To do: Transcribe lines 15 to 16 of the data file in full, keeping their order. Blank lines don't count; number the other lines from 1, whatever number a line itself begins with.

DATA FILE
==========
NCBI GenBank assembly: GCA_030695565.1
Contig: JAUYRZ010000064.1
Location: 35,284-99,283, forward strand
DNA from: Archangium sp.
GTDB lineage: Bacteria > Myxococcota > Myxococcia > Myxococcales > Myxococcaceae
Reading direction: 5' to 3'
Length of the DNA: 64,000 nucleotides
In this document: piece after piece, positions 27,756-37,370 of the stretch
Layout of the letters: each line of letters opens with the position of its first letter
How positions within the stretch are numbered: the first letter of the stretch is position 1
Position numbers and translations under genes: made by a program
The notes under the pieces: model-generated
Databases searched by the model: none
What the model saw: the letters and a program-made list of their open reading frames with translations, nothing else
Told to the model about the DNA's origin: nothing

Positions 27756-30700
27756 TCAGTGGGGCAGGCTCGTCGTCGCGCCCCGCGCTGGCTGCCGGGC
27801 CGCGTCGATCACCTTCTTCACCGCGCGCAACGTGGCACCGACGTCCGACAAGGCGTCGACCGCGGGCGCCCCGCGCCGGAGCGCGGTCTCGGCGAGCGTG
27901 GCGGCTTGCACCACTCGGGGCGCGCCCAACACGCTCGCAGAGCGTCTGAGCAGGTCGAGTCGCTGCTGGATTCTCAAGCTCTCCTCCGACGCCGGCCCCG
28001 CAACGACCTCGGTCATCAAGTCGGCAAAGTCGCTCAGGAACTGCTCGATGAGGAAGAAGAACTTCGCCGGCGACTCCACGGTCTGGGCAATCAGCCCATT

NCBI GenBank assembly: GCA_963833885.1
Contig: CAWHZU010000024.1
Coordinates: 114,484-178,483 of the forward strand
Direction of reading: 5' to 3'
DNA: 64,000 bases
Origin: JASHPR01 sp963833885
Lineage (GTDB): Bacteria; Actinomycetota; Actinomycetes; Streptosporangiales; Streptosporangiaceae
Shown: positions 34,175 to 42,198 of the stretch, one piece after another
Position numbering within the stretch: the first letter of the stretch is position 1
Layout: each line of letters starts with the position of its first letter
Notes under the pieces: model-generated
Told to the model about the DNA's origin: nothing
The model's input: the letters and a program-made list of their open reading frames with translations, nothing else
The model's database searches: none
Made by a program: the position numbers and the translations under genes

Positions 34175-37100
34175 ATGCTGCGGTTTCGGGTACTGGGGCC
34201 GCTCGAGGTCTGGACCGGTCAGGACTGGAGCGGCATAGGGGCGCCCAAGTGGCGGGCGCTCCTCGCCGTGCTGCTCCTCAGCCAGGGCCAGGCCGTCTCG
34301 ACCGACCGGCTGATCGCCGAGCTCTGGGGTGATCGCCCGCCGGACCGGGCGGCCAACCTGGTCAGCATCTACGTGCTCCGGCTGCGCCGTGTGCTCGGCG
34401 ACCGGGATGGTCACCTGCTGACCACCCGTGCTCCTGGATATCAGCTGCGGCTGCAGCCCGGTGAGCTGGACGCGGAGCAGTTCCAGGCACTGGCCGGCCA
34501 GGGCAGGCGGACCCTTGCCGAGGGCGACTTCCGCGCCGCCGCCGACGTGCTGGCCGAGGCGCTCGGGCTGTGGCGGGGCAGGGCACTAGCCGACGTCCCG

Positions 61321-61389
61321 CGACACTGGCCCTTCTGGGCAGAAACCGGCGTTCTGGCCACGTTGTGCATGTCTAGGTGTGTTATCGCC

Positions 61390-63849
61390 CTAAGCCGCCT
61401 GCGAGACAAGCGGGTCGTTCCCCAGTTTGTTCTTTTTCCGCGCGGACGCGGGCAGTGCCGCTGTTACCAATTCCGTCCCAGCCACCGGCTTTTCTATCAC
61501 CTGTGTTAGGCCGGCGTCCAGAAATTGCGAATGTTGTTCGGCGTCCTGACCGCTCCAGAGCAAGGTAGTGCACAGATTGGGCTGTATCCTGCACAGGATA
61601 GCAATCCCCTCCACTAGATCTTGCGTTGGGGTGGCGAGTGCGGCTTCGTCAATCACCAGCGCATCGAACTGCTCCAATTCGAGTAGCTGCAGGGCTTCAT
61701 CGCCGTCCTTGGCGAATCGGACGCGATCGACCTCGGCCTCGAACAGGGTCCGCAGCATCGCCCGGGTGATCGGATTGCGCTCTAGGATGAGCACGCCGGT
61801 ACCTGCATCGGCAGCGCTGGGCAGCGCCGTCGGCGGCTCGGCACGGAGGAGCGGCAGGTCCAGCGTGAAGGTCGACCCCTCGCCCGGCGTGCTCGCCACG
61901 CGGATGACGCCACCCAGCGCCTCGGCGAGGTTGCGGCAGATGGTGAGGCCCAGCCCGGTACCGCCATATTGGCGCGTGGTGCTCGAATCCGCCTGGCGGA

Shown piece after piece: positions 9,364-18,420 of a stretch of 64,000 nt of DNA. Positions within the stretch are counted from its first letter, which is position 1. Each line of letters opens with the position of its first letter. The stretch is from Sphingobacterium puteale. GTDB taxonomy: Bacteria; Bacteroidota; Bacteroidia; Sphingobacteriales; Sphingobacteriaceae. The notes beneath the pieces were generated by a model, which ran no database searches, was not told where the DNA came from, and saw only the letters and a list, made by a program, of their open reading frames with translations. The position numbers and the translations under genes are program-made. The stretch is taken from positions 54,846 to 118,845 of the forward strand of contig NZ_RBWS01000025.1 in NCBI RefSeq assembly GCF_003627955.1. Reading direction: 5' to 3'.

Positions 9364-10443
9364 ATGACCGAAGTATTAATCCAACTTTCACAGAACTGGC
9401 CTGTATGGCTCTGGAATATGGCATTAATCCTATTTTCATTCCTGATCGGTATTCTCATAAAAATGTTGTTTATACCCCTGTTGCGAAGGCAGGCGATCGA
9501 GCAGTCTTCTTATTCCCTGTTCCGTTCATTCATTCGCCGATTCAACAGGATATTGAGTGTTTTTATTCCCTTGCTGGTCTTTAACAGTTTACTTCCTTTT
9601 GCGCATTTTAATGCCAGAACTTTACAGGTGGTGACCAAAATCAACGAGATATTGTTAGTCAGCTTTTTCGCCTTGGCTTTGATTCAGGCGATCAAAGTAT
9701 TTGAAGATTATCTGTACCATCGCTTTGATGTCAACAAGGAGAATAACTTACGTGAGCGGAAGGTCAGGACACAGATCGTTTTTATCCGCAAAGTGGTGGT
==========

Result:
Told to the model about the DNA's origin: nothing

Positions 27756-30700